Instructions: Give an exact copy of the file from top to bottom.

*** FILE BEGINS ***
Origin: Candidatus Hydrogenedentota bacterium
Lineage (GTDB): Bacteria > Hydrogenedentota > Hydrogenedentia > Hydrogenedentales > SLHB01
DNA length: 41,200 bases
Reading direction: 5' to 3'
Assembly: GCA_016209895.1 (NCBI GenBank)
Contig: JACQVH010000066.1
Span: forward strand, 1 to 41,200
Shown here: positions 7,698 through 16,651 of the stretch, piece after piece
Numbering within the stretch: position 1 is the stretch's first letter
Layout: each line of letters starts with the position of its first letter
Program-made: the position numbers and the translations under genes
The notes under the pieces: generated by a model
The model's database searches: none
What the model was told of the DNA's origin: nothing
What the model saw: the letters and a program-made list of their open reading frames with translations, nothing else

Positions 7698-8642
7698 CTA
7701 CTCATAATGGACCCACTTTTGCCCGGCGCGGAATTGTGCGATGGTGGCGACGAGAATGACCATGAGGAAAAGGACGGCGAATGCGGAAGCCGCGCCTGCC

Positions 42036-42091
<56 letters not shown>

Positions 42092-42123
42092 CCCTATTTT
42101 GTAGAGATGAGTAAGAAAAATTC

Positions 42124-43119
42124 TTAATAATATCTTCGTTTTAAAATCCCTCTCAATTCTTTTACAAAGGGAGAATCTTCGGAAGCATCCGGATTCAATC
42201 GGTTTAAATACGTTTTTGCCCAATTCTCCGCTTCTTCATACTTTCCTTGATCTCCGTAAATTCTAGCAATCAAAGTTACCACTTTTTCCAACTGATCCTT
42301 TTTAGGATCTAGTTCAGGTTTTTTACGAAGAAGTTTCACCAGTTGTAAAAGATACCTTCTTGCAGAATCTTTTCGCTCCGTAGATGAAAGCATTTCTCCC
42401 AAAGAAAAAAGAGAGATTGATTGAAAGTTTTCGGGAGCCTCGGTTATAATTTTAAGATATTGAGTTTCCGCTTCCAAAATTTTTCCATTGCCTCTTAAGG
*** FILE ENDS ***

Origin: Candidatus Hydrogenedentota bacterium
Lineage (GTDB): Bacteria > Hydrogenedentota > Hydrogenedentia > Hydrogenedentales > SLHB01
DNA length: 41,200 bases
Reading direction: 5' to 3'
Assembly: GCA_016209895.1 (NCBI GenBank)
Contig: JACQVH010000066.1
Span: forward strand, 1 to 41,200
Shown here: positions 7,698 through 16,651 of the stretch, piece after piece
Numbering within the stretch: position 1 is the stretch's first letter
Layout: each line of letters starts with the position of its first letter
Program-made: the position numbers and the translations under genes
The notes under the pieces: generated by a model
The model's database searches: none
What the model was told of the DNA's origin: nothing
What the model saw: the letters and a program-made list of their open reading frames with translations, nothing else

Positions 7698-8642
7698 CTA
7701 CTCATAATGGACCCACTTTTGCCCGGCGCGGAATTGTGCGATGGTGGCGACGAGAATGACCATGAGGAAAAGGACGGCGAATGCGGAAGCCGCGCCTGCC

Positions 42036-42091
<56 letters not shown>

Positions 42092-42123
42092 CCCTATTTT
42101 GTAGAGATGAGTAAGAAAAATTC

Positions 42124-43119
42124 TTAATAATATCTTCGTTTTAAAATCCCTCTCAATTCTTTTACAAAGGGAGAATCTTCGGAAGCATCCGGATTCAATC
42201 GGTTTAAATACGTTTTTGCCCAATTCTCCGCTTCTTCATACTTTCCTTGATCTCCGTAAATTCTAGCAATCAAAGTTACCACTTTTTCCAACTGATCCTT
42301 TTTAGGATCTAGTTCAGGTTTTTTACGAAGAAGTTTCACCAGTTGTAAAAGATACCTTCTTGCAGAATCTTTTCGCTCCGTAGATGAAAGCATTTCTCCC
42401 AAAGAAAAAAGAGAGATTGATTGAAAGTTTTCGGGAGCCTCGGTTATAATTTTAAGATATTGAGTTTCCGCTTCCAAAATTTTTCCATTGCCTCTTAAGG